Eowyn, Shieldmaiden of Rohan

by Vison

Part Eighteen


………..the Grey Company passed swiftly over the plain, and on the next day in the afternoon they came to Edoras; and there they halted only briefly, ere they passed up the valley, and so came to Dunharrow as the darkness fell. The Lady Eowyn greeted them and was glad of their coming; for no mightier men had she seen than the Dundedain and the fair sons of Elrond; but on Aragorn most of all her eyes rested…..

“Lord,” she said, “ if you must go, then let me ride in your following.”……..

“Your duty is with your people,” he answered……… “Therefore I say to you, lady: Stay! For you have no errand to the South.”

“Neither have those others who go with thee. They go only because they would not be parted from thee----because they love thee.”………

Then she fell on her knees, saying, “I beg thee!”………

The Return of the King, Chapter 2, The Passing of the Grey Company.

Much had Eowyn endured in her life. Strong as the sharp steel blade she bore at her waist, she stood slender and tall, her shoulders square and her head held high. Still, the finest steel will break, if it is bent often enough. Forth and back, forth and back, and at last the shining metal begins to heat and crumble where it is bent.

As the angler plays the fish tempted to the fly, so Eowyn was played by fate. Let run, then jerked back to be let run again. Swiftly the fish slices away in the quick water, seeking the deep pool where it will be safe. Then the line is pulled sharp and tight and the hook bites cruelly and the fish is pulled fighting back. Again, and again. At last it has no more fight left in it, and the triumphant angler pulls it up, the silver body shining in the sun. Shining but dead.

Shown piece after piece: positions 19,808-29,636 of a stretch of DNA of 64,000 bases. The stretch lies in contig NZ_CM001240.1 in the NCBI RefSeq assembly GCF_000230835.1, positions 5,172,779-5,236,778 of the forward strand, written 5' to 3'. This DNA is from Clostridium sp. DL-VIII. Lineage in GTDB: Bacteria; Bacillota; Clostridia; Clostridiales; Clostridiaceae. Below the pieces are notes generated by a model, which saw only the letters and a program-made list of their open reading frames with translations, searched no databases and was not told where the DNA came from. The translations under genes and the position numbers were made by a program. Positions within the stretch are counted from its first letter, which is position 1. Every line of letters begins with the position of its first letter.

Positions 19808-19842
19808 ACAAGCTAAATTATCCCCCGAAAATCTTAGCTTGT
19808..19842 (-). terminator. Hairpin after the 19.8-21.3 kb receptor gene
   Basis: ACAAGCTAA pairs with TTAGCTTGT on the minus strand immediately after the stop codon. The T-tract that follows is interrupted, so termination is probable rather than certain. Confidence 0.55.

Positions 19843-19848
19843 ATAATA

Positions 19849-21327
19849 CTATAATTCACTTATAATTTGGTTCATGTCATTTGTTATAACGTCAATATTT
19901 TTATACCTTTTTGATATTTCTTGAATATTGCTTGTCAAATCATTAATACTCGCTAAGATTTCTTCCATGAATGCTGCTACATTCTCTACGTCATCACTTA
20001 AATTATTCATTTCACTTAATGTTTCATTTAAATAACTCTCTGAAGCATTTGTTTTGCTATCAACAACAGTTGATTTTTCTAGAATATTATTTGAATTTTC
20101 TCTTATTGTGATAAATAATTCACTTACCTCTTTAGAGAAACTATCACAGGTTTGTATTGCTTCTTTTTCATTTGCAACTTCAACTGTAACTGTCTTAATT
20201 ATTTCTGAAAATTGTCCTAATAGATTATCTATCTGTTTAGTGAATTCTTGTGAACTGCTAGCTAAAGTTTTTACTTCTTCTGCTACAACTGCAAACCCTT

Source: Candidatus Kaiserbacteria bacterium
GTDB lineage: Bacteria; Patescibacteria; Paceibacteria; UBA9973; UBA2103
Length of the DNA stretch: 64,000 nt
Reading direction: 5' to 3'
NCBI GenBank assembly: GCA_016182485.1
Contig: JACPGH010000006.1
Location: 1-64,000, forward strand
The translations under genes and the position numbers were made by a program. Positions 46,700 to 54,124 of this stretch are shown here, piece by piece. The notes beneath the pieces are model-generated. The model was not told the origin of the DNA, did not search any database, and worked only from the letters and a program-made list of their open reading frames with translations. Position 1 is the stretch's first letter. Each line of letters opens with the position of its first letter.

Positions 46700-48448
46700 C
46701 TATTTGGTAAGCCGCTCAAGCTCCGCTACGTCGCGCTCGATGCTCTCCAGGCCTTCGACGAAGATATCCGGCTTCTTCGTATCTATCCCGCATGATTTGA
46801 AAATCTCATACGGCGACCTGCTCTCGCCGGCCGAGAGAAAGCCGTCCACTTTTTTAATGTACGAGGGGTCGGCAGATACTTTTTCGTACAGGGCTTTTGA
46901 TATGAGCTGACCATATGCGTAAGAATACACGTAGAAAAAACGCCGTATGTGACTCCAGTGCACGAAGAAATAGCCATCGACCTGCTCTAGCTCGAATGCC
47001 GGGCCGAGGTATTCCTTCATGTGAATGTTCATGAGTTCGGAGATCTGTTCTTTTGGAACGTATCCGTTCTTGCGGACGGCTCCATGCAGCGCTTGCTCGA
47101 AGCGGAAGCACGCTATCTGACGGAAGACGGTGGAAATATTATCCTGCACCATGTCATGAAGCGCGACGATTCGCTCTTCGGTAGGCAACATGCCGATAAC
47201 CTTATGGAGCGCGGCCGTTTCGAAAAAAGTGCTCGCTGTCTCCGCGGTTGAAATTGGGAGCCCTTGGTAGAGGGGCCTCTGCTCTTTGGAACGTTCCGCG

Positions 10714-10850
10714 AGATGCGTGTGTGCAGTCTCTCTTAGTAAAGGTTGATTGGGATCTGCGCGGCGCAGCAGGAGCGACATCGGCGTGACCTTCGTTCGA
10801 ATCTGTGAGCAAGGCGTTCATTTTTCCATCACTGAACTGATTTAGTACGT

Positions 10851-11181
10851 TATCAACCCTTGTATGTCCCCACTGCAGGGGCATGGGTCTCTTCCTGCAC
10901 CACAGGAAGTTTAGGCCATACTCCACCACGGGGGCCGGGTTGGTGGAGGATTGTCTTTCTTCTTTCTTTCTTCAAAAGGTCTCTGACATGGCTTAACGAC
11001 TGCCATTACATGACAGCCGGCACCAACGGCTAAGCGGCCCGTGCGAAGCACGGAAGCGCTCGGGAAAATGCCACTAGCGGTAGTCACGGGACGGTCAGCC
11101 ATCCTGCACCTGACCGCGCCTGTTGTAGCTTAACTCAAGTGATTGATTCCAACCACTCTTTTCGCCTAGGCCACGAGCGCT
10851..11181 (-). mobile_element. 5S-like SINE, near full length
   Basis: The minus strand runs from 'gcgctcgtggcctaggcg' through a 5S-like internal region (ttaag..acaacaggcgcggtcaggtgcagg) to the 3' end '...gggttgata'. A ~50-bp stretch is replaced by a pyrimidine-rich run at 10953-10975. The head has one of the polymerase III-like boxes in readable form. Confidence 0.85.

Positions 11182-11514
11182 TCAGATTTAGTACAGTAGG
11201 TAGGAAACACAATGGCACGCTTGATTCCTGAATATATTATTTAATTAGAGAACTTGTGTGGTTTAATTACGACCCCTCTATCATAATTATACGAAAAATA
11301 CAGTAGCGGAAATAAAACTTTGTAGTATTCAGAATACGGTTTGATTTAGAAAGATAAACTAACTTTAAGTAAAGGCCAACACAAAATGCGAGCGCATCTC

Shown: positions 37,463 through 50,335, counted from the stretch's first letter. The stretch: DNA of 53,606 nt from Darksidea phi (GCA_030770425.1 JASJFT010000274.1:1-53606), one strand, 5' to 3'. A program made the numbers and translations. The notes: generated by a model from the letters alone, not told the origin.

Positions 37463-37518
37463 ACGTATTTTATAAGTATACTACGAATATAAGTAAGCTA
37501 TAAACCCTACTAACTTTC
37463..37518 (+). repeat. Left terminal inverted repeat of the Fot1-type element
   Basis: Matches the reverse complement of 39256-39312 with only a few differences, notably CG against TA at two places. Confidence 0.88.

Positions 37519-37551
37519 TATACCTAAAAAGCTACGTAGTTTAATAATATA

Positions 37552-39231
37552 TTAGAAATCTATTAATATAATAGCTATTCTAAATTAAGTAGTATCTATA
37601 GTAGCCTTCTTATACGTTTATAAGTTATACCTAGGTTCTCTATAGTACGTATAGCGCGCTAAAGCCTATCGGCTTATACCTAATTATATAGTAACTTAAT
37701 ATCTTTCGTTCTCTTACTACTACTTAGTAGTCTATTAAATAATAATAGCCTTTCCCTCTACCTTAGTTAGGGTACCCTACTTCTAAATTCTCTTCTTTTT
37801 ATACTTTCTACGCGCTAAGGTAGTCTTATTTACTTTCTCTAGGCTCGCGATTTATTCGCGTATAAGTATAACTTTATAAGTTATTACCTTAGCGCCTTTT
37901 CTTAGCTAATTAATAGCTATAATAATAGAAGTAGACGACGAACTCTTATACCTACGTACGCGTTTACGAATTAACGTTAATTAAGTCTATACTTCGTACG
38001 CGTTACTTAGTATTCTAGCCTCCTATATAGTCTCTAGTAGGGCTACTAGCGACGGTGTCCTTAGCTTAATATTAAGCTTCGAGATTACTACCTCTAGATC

She went into her lodging and did off her her mail coat and her sword. She could scarcely bear to touch them. What had such as she to do with those things? Was she not a woman, and bound therefore to wither and fade in the shadows? Not even in her own house, for she had no house.

Long time she sat, her hands clenched in her lap. Bitter tears she shed, the bitterest of all that had ever spilled from her eyes. Before, in the worst of her misery, she had always had that tiny spark of hope in some corner of her heart. She had not known until now how strong that spark had been, she did not know how bright that light was until it was snuffed out!

Bitterest of all was the knowledge, that she could not keep from herself, that the worst pain of this parting to her was that it was a parting. Not that Aragorn was taking the Paths of the Dead. Not that. For it might well be that he would be allowed to pass through, he was surely born to great things, surely his life was a life that would be remembered in song. Fey he seemed, as a man might be who was certain of his destiny though that certainty was shared by no other. Still, they followed him, his friends, and she would have followed, too.

But it fell out that she was to have no part in that, for he refused her.

And he was lost to her, living or dead.

Of all the cruel strokes that could have befallen her, this was the hardest. For she had come from the shadows into the light, she had let herself imagine that her time had come at last, that her long apprenticeship in sadness had entitled her to joy.

The folk came to her lodging seeking this and that and she told Mercia to send them all away. The girl cast a quick, frightened glance at Eowyn and withdrew, saying what she was bid.

The day wore on to twilight and word came that Theoden King was riding hither.
From some deep well of her being Eowyn found the power to rise yet once again and she girded on her sword and dressed herself as a warrior and rode out to meet Theoden.

Duty she would do, though she be a dead woman walking.